This groundbreaking book examines the impact of culture and individual/collective orientation on classroom management and family outreach. The authors present the results of Bridging Cultures, a longitudinal five-year action research project focused on immigrant students in the U.S. school system. The result was a transformational approach to classroom management in areas such as instruction, behavior, assessment, and parent relationships.
Throughout the course of the project, a team of four researchers and seven elementary teachers working with Latino students in southern California explored individualistic and collectivistic (or group) orientation in the classroom.
For example, from the individualistic point of view (often representative of the United States, Western Europe, Australia, and Canada) a typical classroom goal might be for a student to complete a task and demonstrate responsibility and independence. From the collectivist point of view (representative of 70% of the world’s countries, including those of many U.S. immigrants), the goal might be help the group succeed and demonstrate respect for others and cooperation. As the Building Cultures teachers considered what impact this orientation might have in the classroom and what it might mean for students coming from a collectivist background trying to fit into a highly individualistic U.S. school system, they began to try new strategies, sharing their successes, challenges, and reflections with the rest of the team.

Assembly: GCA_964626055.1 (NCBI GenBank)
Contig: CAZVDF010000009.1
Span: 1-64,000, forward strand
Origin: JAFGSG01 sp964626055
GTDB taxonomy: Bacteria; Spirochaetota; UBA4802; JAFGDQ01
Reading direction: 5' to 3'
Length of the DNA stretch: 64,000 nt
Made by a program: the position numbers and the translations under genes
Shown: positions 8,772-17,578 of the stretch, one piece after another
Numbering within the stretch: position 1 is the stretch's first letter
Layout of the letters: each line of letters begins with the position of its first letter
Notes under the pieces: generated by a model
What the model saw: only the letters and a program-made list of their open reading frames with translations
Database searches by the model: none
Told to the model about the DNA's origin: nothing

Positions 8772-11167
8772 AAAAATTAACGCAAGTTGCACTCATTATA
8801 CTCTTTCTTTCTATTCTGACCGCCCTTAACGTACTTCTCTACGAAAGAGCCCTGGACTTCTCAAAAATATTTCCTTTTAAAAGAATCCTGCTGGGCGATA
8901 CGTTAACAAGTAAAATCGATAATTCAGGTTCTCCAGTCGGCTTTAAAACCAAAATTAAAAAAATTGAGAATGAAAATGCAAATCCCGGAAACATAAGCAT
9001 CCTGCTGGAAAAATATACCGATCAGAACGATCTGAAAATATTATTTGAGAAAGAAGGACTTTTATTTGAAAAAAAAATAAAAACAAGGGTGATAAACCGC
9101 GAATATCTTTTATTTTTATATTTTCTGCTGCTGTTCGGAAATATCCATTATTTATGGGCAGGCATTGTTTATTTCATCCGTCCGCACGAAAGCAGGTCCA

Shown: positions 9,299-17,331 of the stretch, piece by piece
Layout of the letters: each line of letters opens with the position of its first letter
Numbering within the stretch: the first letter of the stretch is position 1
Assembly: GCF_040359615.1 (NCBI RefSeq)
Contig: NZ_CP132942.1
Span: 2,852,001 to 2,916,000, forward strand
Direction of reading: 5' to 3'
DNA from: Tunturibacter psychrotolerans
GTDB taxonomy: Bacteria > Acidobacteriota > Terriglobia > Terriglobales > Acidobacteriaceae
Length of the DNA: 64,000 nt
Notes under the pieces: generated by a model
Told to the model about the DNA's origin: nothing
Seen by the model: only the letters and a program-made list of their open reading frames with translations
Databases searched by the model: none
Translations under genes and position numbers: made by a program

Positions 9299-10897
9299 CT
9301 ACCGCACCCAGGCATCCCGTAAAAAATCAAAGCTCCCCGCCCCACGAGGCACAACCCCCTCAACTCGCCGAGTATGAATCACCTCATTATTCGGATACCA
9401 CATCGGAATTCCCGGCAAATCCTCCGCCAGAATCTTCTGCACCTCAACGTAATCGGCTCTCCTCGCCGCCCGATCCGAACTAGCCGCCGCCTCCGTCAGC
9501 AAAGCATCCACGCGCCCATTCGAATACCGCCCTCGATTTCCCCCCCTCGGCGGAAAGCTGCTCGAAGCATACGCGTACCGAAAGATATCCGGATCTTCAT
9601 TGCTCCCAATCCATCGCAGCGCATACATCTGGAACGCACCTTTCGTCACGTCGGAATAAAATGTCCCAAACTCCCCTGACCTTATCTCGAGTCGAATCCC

The result was a transformational approach to classroom management in areas such as instruction, behavior, assessment, and parent relationships drawing on the strengths of both individual and group orientation. The book shares a number of valuable lessons (particularly for the ELL classroom) learned by the teachers and researchers, as well as clear examples of strategies that did and did not work in specific classroom settings.
Chapter 1 of Managing Diverse Classrooms, A New Way of Thinking About Classroom Management, outlines the individualistic-collectivistic framework that the Bridging Cultures project used and explores its implication in the U.S. school setting. The chapter is available online from the ASCD website. You can also learn more about Bridging Cultures in this knowledge brief from WestEd.